Wednesday, September 9, 2015

The Aladdin Theatre


One of the city’s most celebrated neighborhood theatres opened in October, 1926 to great fanfare. The premier was covered by a throng of reporters and was attended by some of Denver’s most notable names. Flowers piled high and telegrams arrived from Hollywood studio heads and movie stars.

The public was held in awe at what they found inside: thick, luxurious carpets in jade green, wide, plush seats, an expansive auditorium ceiling painted sky blue with hundreds of tiny, twinkling lights that looked like stars when the house lights were turned down, a completely equipped nursery, a large waiting room and an exotic smoking lounge. They found Arabian murals and decorations, and even a bubbling fountain. Everything inside was worthy of Ali Baba himself, down to the drapes and furnishings, wrought iron and blown glass hanging lanterns and standing lamps.

It was truly “The Arabian Nights Meets the Rockies”. The auditorium had a large orchestra pit and a 14 rank electric theater organ. When movies weren’t being shown, the screen was lifted to expose the large stage, big enough to hold almost any entertainment venue.

Opening night featured a short organ concert followed by a soprano solo of “Allah’s Garden of Roses”, which was written especially for the premier. That was followed by “A Dream of India”, and several numbers played by Dahl’s Arabian Nights Orchestra. A stage show included a bevy of girls in blond wigs and black shorts and tops dancing the Black Bottom. The first movie shown at the Aladdin was “Across the Pacific”, starring Monte Blue and Myrna Loy.

The Aladdin Theatre opened in the days of the silent movies, but management was quick to pick up on the latest technology: sound. Although a few theatres in Denver had experimented with the sound process, in February, 1927 the Aladdin Theatre had a showing of its first Vitaphone film, “Don Juan”, starring John Barrymore, grandfather of actress Drew Barrymore. The film featured synchronized music and a short lecture by Will Hays, Hollywood movie czar. Later that same year, the public was treated to a run of “The Jazz Singer”, with Al Jolson, which is generally recognized by movie historians as the film that ushered in the talkies.

The Aladdin Theatre was built on a site formerly occupied by a mansion belonging to Ed Chase, an early theater owner and well-known gambling kingpin.

The Aladdin Theatre enjoyed a long, successful run as a first-run movie house. It survived after many of the big screen theatres downtown had closed their doors. It even survived the introduction of television to Denver – for a while, at least. The theatre tried beefing up its patronage by showing cutting-edge films such as “The Moon Is Blue”, with William Holden, a racy (for its time) story about a love triangle, and “The Man With the Golden Arm”, a movie about a strung out junkie, starring Frank Sinatra. The neighborhood kids weren’t left out, though. Saturdays were the days when children would pack the theatre to see the latest Western or sci-fi flick, usually followed by a talent show or yo-yo contest, where prizes were given: anything from free passes to a brand new bike.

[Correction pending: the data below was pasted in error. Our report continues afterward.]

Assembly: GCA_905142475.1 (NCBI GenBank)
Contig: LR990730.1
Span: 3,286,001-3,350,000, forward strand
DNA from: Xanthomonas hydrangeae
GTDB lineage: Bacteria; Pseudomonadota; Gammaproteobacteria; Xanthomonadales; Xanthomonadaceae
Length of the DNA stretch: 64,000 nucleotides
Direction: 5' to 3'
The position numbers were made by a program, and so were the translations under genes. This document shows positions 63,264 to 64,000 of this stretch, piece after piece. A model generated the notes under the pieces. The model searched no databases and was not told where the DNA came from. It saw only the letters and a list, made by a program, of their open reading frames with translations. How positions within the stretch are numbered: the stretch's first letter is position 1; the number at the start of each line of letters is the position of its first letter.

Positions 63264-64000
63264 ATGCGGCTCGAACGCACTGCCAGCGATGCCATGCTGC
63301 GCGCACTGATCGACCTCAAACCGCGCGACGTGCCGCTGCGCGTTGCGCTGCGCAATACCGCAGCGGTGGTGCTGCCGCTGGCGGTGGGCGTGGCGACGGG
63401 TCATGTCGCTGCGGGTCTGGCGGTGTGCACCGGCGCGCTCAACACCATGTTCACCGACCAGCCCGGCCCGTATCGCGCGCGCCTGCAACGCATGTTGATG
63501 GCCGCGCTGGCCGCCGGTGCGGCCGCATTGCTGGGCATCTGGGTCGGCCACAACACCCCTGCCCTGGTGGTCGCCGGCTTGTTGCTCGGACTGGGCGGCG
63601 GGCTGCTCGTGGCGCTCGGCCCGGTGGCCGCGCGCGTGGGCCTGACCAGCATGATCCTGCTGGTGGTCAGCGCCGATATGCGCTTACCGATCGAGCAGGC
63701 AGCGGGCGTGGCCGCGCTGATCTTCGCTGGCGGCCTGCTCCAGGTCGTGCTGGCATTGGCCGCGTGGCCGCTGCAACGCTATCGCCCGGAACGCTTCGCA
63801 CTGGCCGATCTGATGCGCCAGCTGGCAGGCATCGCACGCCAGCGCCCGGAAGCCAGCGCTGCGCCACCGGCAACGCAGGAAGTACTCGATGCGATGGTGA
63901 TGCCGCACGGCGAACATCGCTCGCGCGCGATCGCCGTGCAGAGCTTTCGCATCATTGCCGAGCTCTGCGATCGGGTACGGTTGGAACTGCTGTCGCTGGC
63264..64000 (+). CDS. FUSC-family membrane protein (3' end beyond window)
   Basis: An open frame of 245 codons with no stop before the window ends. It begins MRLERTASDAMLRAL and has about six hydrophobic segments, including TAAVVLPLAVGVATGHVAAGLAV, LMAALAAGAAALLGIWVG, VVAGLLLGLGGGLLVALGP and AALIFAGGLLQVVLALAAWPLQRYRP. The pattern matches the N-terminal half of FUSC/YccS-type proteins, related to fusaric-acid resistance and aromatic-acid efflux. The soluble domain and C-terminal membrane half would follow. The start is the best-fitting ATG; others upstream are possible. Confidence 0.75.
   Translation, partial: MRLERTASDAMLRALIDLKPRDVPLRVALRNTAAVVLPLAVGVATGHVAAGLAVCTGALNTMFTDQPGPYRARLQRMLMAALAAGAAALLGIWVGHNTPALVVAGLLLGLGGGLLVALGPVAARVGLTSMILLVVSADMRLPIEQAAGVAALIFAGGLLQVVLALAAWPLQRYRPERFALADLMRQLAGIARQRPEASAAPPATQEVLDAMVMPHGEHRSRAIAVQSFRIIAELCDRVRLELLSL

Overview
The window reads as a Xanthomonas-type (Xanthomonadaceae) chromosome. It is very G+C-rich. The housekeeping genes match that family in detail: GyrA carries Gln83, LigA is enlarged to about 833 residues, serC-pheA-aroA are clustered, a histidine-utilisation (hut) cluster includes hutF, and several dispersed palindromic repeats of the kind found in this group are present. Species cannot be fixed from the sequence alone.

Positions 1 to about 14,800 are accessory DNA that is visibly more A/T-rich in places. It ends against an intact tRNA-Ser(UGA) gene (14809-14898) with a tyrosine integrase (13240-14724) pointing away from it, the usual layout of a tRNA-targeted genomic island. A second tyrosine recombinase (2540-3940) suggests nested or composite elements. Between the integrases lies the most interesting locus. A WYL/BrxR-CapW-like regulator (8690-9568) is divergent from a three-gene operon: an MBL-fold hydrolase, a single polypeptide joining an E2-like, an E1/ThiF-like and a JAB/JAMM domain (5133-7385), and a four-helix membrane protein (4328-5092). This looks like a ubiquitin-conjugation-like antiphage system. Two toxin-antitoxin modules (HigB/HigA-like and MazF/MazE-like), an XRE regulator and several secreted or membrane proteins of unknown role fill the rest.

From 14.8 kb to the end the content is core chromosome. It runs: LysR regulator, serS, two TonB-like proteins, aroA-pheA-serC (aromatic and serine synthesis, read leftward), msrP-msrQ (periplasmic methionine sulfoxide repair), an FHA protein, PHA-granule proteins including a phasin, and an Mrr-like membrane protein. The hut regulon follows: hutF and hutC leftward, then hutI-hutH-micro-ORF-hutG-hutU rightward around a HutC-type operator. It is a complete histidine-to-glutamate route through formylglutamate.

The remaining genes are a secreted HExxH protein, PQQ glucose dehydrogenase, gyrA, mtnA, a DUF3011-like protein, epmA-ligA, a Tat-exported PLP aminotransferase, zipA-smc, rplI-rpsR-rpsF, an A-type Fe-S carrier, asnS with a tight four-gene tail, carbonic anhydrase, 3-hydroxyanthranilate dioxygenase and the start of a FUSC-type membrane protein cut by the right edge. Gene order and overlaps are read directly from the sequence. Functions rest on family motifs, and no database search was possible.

In the late-1970’s, revenues started to slip, in spite of showing such Hollywood hits as “The Omen” and “The Duchess and the Dirtwater Fox”. Part of the reason was the continuing flight by many to the suburbs, the growing popularity of the smaller multiplex theatres, and the decline of the Aladdin’s neighborhood in general.

In the early-1980’s, Aladdin management decided to drop film fare entirely and replace it with live theatre. The interior was remodeled to accommodate the necessary scenery, and the seating arrngement was reduced to a smaller, more intinate design. A liquor license was applied for, and a team of non-union actors was formed as a sort of in-house troupe. The offerings over the next few years included “West Side Story”, “Man of La Mancha”, “Pippin”, and “Pirates of Penzance”. While this venue was mildly successful, it never really caught on. Reasons varied, one of which was that, by then, Capitol Hill had gained a wide reputation as a rough neighborhood, and many people were reluctant to travel to the area, particularly after dark.

By 1984, the Aladdin Theatre was up for sale. City council gave the okay to level the theatre for a planned retail and condo complex. Nothing ever came of it. Capitol Hill United Neighbors (CHUN) wanted the theatre designated an historic landmark, a prospect that was fought by the current owner. After a few meek attempts to find a use for the aging building, including a propsed restaurant and nightclub, the Aladdin Theatre was wrecked in August, 1984 to make way for a Walgreen drugstore.

Contributed by James Bretz

1 comment:

  1. This is one of the most depressing stories of Colfax architecture & business. It sounds like the 1926 versions of the building would make for a nice music venue / restaurant today.
    Architecturally, the building in the photo is much nicer than the Walgreens.

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